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First Aid for Poisonings

Sometimes accidental poisonings can be treated in the home following the directions of a poison control center or your child's doctor. At other times, emergency medical care is needed.

Swallowed poison

If you find your child with an open or empty container of a toxic substance, your child may have been poisoned. Stay calm and act quickly:

  • Get the poison away from the child.

  • If the substance is still in the child's mouth, make him or her spit it out or remove it with your fingers. Keep this along with any other evidence of what the child has swallowed.

  • Do not make the child vomit.

  • Do not follow instructions on packaging regarding poisoning because these are often outdated. Instead call your child's doctor or poison control center right away for instructions.

If your child has any of the following symptoms, call the poison control center at 800-222-1222. Or call your child's doctor.

  • Sore throat

  • Trouble breathing

  • Drowsiness, irritability, or jumpiness

  • Nausea, vomiting, or stomach pain without fever

  • Lip or mouth burns or blisters

  • Unusual drooling

  • Strange odors on your child's breath

  • Unusual stains on your child's clothing

Take or send the poison container with your child to help the doctor find out what was swallowed. Both the poison control center and your child's doctor will need the following information to help you:

  • Your name and phone number

  • Your child's name, age, and weight

  • Any health conditions your child may have

  • Any medicines your child may be taking

  • The name of the substance your child swallowed. Read it from the container and spell it.

  • The time your child swallowed the poison (or when you found your child), and the amount you think was swallowed.

  • Any symptoms your child may be having

  • If the substance was a prescription medicine, give all the information on the label, including the name of the drug:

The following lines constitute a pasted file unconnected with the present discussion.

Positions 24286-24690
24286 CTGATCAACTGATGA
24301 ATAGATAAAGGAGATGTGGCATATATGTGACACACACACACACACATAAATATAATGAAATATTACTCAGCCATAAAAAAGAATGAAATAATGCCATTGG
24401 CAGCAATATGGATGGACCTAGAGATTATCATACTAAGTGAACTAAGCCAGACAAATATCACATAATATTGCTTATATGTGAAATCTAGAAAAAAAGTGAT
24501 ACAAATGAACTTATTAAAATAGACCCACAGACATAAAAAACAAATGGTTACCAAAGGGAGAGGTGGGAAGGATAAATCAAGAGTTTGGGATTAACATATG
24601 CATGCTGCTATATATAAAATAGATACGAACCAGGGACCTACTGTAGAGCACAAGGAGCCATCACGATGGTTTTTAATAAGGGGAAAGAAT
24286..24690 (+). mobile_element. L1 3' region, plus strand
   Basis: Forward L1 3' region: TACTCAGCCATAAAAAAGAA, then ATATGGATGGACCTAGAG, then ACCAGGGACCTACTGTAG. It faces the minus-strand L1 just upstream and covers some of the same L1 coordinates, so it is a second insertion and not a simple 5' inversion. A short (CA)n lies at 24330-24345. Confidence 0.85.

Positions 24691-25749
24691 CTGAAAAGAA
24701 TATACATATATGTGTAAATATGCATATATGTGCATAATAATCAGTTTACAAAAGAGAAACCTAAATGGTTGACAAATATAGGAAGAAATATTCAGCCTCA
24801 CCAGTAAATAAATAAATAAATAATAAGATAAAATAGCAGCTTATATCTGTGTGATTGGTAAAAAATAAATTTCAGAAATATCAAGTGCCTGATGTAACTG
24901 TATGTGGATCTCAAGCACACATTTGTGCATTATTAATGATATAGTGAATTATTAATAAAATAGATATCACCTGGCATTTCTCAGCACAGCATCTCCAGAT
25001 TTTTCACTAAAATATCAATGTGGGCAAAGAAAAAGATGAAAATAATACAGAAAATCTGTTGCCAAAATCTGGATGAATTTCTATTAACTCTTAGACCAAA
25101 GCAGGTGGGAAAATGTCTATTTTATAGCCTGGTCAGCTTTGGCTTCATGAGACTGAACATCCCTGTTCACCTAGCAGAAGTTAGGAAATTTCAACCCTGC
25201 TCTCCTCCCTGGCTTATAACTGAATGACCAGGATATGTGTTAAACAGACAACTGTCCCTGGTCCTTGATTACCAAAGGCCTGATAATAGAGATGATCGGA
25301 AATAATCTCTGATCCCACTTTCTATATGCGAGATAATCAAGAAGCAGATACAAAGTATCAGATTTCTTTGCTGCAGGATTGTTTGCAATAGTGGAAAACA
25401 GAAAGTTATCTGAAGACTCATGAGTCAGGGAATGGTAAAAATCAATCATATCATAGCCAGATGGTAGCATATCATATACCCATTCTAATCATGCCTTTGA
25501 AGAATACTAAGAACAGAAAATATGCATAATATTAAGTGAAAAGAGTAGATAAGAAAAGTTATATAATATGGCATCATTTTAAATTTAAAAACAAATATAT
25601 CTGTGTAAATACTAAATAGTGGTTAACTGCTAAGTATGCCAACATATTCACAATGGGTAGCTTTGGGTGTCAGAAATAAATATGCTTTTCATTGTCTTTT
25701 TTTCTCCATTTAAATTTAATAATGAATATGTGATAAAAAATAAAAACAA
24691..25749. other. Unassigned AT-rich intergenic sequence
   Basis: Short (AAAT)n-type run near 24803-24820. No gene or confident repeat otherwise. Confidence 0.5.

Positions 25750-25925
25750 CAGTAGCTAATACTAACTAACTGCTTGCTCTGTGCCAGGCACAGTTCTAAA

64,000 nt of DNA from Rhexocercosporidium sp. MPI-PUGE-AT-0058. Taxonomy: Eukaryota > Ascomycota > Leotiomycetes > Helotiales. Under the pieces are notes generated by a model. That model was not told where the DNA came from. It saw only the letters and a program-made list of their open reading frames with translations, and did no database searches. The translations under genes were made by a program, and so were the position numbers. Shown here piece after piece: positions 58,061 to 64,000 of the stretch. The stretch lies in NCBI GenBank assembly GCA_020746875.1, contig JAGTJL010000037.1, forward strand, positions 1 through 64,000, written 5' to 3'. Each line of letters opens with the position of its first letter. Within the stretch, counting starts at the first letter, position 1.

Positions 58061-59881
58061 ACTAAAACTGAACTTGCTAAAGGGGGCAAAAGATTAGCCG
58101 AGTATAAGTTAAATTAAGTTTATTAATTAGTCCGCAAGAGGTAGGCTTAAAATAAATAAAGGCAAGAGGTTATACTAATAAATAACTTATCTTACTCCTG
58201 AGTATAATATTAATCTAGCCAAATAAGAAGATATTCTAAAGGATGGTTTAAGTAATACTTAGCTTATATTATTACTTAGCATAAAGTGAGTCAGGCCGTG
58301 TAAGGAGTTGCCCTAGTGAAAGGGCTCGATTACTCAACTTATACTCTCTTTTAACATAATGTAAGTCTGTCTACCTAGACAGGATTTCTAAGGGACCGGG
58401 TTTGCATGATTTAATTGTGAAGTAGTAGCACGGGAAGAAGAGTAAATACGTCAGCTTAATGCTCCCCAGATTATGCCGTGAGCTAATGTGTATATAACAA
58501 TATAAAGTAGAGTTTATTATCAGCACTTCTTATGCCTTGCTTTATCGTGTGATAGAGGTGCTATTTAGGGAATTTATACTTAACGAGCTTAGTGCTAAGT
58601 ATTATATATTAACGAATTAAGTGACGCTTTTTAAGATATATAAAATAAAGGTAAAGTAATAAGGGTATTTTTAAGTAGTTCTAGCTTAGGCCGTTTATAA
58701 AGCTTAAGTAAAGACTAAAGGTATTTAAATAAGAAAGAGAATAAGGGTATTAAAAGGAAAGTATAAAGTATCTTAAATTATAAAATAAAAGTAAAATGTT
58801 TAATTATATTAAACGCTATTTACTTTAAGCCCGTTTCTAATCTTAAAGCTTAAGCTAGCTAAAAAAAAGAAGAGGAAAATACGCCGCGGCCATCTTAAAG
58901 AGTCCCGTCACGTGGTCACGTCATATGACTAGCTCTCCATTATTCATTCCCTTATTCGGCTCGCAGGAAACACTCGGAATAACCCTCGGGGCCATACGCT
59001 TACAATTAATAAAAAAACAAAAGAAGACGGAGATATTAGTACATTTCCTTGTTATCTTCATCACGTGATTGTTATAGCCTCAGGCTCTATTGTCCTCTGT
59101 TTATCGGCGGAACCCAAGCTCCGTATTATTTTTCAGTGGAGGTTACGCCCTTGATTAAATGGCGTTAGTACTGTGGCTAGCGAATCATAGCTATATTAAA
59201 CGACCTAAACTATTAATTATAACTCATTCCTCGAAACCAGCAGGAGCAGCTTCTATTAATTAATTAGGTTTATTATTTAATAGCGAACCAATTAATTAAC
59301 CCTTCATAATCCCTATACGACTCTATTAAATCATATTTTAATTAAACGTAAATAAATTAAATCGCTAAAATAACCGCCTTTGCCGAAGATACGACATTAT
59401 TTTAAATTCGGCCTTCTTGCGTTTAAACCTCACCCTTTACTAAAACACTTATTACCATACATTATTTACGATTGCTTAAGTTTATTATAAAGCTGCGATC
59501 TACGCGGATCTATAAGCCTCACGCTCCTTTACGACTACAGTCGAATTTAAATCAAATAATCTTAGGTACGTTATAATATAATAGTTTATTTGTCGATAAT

• If the name of the drug is not on the label, give the name and phone number of the pharmacy, and the date of the prescription.

    • What the pill looked like (if you can tell) and if it had any printed numbers or letters on it.

  • If your child swallowed another substance, such as a part of a plant, describe it as much as you can to help identify it.

Poison on the skin

If your child spills a chemical on his or her body, remove any contaminated clothes. Rinse the skin well with lukewarm—not hot—water. If the area shows signs of being burned or irritated, continue rinsing for at least 15 minutes, no matter how much your child may protest. Then call the poison center for more instructions. Do not use ointments, butter, or grease on the area.

Poison in the eye or eyes

Flush your child's eye by holding the eyelid open and pouring a small, steady stream of lukewarm—not hot—water into the inner corner near the nose. Let the water to run across the eye to the outside corner to flush the area well. You may need help from another adult to hold your child while you rinse the eye. Or wrap your child tightly in a towel and hold your child under one arm. Continue flushing the eye for 15 minutes, and call the poison center for more instructions. Do not use an eyecup, eye drops, or ointment unless the poison center tells you to do so.

Poisonous fumes or gases

In the home, poisonous fumes can come from the following sources:

  • A car running in a closed garage

  • Leaky gas vents

  • Wood, coal, or kerosene stoves that are not working as they should

  • Mixing bleach and ammonia together, which makes chloramine gas

  • Strong fumes from other cleaners and solvents

If your child breathes in fumes or gases, get him or her into fresh air right away:

  • If your child is breathing without problem, call the poison center for more instructions.

When to call 911

If your child has any of the following symptoms, call 911 or your local emergency service:

  • Seizures or is unconscious

  • Difficulty breathing

If your child has stopped breathing, start CPR and do not stop until your child breathes on his or her own or someone else can take over. If you can, have someone call 911 right away. If you are alone, do CPR for 1 minute and then call 911.